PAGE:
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Celebrating classic and modern Polynesian Pop

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Made another amazing find recently that while not Tiki (in my opinion), is definitely Exotica!
http://magicmartini.com/diablo.htm
According to the carved inscription in the back of this massive, high density wood mask, it was carved in Cuba in 1957 and is entitled "El Diablo" (and even though I thought I knew, I did have public school spanish so I looked it up to make sure - it's "the devil")
I taped satin fabric to the back of the mask to imit a funky reflective glow from all of the orifices, and even rigged up a dangling flicker light bulb behind the nose so that the eyes flicker firey orangish red at night!
I am quite fascinated by this particular design - I have seen many pale imitations of this, the grandest creation of it I have seen to date... often they are even sold out of Hawaii as "Polynesian" masks! See these auctions:
http://cgi.ebay.com/ws/eBayISAPI.dll?ViewItem&item=868731307
http://cgi.ebay.com/ws/eBayISAPI.dll?ViewItem&item=2101850345
But is this really a Polynesian design? Was this carved for American polynesian popsters vacationing in Havana? It's such a frightening image with a head sprouting from the forehead, I can't imagine what culture first came up with it (but definitely the guys who created Alien are related to them).

T

I have no idea of the origin of the mask, but its sibling is up for bid on ebay:

http://cgi.ebay.com/ws/eBayISAPI.dll?ViewItem&item=2101714454

~ tikigreg

[ Edited by: tikigreg on 2002-05-10 14:00 ]

K

Weird, although I can spots lots of minor differences, clearly this mask looks to be carved by the same person/company - yet they are dating it pre WWII and from the south pacific... i wonder where they got that info...

Masks are perhaps the trickiest part of tiki culture in the fact that they are often the most difficult to identify. It only takes a visit to a local importer of Asian/African goods to see masks that could almost be Tiki.

What you have there is an amazing mask & more information about it (and similar ones) would be very welcome! These fierce masks must be Hawaiian???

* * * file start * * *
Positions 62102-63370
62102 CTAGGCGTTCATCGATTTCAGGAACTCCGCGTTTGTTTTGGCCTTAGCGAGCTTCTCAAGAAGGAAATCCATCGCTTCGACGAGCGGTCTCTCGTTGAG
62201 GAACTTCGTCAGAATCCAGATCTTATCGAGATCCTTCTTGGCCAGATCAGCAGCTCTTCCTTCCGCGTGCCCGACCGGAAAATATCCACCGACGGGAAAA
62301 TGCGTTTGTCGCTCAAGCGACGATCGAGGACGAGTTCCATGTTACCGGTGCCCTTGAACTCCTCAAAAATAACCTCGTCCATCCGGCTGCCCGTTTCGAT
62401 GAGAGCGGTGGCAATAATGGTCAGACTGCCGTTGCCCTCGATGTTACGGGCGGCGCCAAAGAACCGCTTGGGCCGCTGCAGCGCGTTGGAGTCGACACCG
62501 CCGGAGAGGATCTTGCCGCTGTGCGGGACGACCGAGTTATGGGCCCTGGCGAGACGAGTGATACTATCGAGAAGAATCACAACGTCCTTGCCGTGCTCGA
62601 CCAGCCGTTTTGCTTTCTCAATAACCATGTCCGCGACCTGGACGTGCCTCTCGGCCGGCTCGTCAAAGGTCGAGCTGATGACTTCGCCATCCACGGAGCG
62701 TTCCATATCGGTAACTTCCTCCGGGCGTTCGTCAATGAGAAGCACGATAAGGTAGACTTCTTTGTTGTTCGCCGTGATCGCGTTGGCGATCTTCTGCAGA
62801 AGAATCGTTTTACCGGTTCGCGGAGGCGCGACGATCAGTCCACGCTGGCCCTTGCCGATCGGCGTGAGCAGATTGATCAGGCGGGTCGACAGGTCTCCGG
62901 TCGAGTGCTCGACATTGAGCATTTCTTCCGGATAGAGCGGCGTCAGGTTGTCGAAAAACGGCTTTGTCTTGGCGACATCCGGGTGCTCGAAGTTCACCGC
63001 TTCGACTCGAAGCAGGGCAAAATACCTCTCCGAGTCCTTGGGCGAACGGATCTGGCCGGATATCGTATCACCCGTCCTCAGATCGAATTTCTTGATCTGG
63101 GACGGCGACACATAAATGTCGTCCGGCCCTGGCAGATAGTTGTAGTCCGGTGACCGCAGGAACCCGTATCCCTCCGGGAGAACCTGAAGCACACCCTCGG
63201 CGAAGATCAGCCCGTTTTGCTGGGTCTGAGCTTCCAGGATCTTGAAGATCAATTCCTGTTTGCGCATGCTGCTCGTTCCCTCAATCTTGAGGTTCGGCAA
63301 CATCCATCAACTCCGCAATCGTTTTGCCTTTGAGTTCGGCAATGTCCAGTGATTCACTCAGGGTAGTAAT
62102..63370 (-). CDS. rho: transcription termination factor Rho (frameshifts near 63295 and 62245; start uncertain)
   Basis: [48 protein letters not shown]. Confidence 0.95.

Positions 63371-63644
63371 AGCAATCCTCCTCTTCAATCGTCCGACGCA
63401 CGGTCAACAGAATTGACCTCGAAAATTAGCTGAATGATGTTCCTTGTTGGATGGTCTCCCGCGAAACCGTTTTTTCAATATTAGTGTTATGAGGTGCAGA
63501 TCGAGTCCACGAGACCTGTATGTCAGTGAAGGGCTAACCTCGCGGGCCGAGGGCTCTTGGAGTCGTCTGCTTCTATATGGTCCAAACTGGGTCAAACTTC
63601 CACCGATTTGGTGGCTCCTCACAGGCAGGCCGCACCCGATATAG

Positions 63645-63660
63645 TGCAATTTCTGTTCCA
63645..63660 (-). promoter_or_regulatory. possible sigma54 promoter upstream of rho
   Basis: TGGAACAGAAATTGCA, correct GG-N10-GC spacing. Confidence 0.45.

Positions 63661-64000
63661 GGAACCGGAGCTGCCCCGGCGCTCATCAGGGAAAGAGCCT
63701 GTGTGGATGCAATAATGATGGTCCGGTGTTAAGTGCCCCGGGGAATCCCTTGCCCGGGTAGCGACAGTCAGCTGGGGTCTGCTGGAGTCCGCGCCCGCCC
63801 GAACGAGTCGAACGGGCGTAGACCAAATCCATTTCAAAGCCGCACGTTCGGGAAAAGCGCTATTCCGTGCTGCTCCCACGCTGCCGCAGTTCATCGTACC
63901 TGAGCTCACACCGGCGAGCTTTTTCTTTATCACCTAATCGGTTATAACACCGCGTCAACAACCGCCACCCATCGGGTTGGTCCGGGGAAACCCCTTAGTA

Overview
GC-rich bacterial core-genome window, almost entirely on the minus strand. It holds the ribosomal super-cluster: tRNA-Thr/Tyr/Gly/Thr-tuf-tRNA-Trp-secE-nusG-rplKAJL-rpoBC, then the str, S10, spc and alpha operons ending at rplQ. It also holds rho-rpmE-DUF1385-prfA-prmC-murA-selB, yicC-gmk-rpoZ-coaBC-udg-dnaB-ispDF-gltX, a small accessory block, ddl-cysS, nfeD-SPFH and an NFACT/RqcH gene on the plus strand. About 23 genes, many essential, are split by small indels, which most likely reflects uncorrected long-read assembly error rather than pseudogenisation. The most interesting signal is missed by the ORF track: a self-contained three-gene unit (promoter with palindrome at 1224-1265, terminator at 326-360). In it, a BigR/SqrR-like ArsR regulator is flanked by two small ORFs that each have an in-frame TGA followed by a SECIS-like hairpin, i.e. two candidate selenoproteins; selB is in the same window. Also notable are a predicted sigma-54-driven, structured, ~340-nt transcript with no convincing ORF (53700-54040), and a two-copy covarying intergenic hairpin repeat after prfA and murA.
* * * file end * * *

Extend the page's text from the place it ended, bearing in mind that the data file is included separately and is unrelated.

Trader Woody

K

edit

[ Edited by: kahukini on 2003-11-26 10:17 ]

I saw similar masks for sale in tourist shops in Hawaii - of course, certainly not that elaborate, but it is exactly the same face and headress. You can get these small ones pretty cheap. I decided not to as it didn't look that 'tiki' to me. Looked more Thai or something... but they must be linked to hawaii somehow as they are sold there in so many shops.

The routes and channels of the tourist carving business are mysterious, but just looking at the style of the two GOOD masks (Kahukini's and the one Tiki Greg found on e-bay) I would say they originated somewhere in Indonesia, the Phillipines or so. They are definitely vintage, because that love of detail is hard to find nowadays in tourist carvings, the level of workmanship having devolved to the likes of the other two ones that Kahukini refers to on e-bay, which in my opinion belong in the category that Paul Theroux coldly refers to as "nameless-looking bits of hacked wood". The glossy laquer that is trying to make the cheap wood look better is always a giveaway of this kind of airport art.
There actually was no tradition of masks anywhere in pre-contact Polynesia. Melanesia is the closest culture group to Polynesia that had a strong mask tradition. But there is a definite history of mask use in American Tiki culture, and the red glowing eyes are a must! And off course you can buy masks nowadays in Tonga and other islands, cause the tourists want them.

[ Edited by: bigbrotiki on 2002-05-11 10:26 ]

K

Here's another one, slightly different with more lionistic than dragonistic head coming from the forehead that was sold on ebay a while back by our friends at Aloha Cruz. Looks to be carved by the same person/company.

http://cgi.ebay.com/ws/eBayISAPI.dll?ViewItem&item=1085780854

K

The HeadHunter Tiki Bar of Birmingham, AL is proud to announce the opening of the new Diablo Memorial Dining Area:
http://www.magicmartini.com/headhunter/dining.htm

Very Nice, Kahukini. Keep up the good work!

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